Should Have Listened

When I was 16 years old, I took a generic personality/work test at my high school that mapped my answers to basic preference questions (“Do you enjoy working alone,” “Do you work well with others,” “Do you like mathematics,” and so on) to a list of potential careers that would theoretically match up well with my computed personality. I only remember two of the top five: Nuclear Physicist and Systems Analyst. Despite only being 16 and quite arrogant about my intellectual ability (tempering this feeling came during my first year of community college through Post-Secondary Enrollment Option – known in Seattle as “Running Start,” but that’s a subject for another day), I knew that I was not smart enough to study physics at any reasonably high level, and Systems Analysis seemed fairly interesting to me.

Systems Analysis as the program described it essentially boiled down to translating the nerd speak from the pocket protector-wearing scientists to plain dumbed-down English for the business suits at the executive levels. I knew that I didn’t want to sit in front of a computer and write hundreds of lines of code (ironic, given my current occupation) per day, but that I also wouldn’t be happy being a middle manager of sorts, so it seemed like a natural fit.

Ten years later and I’m just now learning this for the second time: I love designing and analyzing systems. It’s the only thing I’d say I’m very good at – my ability to translate unnecessarily complex ideas into plain English (and vice versa). It helps that I’m also a quick study; I pick up new skills and areas of study rapidly, though my interest tends to wane as diminishing returns kicks in.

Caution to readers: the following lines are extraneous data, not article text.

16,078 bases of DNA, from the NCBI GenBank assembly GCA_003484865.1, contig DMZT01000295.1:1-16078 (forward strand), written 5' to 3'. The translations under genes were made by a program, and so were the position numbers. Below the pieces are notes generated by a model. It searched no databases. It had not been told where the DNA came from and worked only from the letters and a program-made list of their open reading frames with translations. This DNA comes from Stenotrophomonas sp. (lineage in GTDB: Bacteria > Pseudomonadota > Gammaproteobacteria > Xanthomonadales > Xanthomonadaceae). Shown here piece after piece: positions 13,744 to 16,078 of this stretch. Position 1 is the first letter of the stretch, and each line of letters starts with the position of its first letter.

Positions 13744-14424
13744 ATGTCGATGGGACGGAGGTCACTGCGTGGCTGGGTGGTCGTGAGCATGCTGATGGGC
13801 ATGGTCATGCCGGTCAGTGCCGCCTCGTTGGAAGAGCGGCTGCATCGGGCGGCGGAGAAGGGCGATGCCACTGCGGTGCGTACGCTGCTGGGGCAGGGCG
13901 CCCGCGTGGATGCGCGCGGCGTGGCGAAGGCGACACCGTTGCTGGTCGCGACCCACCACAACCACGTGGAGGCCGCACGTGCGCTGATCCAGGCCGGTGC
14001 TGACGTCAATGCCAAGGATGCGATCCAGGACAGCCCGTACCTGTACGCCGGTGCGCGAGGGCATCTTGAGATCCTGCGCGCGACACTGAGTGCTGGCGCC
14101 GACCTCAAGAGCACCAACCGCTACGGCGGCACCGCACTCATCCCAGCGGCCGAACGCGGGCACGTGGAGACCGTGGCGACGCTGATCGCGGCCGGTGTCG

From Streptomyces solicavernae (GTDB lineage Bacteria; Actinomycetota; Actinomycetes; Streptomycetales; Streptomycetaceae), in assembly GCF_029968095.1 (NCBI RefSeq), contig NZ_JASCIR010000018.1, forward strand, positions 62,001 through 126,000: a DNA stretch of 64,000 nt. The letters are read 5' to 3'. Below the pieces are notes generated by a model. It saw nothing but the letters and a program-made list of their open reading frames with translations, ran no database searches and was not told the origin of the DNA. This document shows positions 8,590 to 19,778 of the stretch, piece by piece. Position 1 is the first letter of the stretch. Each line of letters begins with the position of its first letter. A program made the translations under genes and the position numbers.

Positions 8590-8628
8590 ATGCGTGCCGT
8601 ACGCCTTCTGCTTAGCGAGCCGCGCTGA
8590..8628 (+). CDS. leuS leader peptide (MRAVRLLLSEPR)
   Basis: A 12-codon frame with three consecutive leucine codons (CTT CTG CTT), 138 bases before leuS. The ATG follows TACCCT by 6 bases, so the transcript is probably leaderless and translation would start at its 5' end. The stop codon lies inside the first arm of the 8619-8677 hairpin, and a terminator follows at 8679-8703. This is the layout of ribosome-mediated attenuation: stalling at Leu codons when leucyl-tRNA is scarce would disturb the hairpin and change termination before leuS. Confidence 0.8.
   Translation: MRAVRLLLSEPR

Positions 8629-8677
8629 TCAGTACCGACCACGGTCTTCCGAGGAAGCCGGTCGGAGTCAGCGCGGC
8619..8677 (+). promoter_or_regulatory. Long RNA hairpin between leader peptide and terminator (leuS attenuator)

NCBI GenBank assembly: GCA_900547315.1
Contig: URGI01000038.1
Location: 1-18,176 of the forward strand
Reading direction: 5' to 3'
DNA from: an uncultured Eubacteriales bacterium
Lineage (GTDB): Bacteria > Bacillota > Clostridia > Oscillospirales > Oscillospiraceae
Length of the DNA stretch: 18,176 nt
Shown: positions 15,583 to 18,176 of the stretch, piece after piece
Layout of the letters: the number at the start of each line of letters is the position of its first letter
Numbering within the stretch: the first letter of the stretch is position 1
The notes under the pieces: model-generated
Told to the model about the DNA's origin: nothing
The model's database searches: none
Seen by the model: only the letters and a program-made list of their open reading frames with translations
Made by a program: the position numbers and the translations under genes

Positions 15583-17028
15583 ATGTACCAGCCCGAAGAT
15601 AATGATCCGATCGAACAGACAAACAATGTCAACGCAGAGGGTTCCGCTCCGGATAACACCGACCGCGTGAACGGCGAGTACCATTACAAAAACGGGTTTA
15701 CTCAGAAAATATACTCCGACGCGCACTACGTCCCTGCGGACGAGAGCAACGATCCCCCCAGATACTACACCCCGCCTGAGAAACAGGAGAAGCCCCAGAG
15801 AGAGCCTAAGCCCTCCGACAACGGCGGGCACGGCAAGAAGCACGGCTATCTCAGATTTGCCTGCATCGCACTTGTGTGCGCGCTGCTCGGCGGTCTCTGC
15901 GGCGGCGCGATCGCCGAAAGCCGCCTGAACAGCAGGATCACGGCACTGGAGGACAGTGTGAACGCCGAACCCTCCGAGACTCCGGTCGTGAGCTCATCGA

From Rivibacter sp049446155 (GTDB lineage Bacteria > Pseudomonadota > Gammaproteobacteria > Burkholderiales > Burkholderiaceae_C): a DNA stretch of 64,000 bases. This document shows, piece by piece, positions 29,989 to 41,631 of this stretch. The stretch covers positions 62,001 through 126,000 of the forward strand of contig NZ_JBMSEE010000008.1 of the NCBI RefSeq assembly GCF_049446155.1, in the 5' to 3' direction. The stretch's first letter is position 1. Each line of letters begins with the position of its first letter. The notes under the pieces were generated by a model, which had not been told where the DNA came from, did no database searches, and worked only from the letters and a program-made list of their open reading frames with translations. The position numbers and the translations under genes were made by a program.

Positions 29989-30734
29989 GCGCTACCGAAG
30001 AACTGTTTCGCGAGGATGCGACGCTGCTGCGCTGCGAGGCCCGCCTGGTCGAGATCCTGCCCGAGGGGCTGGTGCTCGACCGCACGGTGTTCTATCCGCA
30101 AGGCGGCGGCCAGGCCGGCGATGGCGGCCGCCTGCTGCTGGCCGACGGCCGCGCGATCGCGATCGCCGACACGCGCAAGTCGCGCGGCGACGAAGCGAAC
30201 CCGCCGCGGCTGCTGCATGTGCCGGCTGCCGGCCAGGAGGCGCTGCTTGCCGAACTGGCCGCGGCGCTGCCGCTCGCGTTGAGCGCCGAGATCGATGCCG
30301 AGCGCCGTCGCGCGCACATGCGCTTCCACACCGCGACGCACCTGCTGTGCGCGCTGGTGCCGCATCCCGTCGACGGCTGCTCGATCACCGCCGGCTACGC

I’ve also learned that you can call a “Systems Analyst” a lot of different things: Quantitative Data Analyst, Rapid Application Developer, Project Manager, etc. I define a Systems Analyst as someone who does the initial legwork into understanding an unknown (or little known) project and mapping out the basic details for the developers, business units, and executives. Sure, the tools are different based on your title, but the task at hand does not change meaningfully: Describe (or invent) the system, propose solutions, and be able to think multiple steps down the line with the possible implications of your solutions. Whether you use PHP, Java, Matlab, Excel, Calculus, Powerpoint, or flowcharts, it’s just a matter of language and context.

There weren’t a lot of things I was correct about when I was 16, but this was apparently one of them. Oh well.

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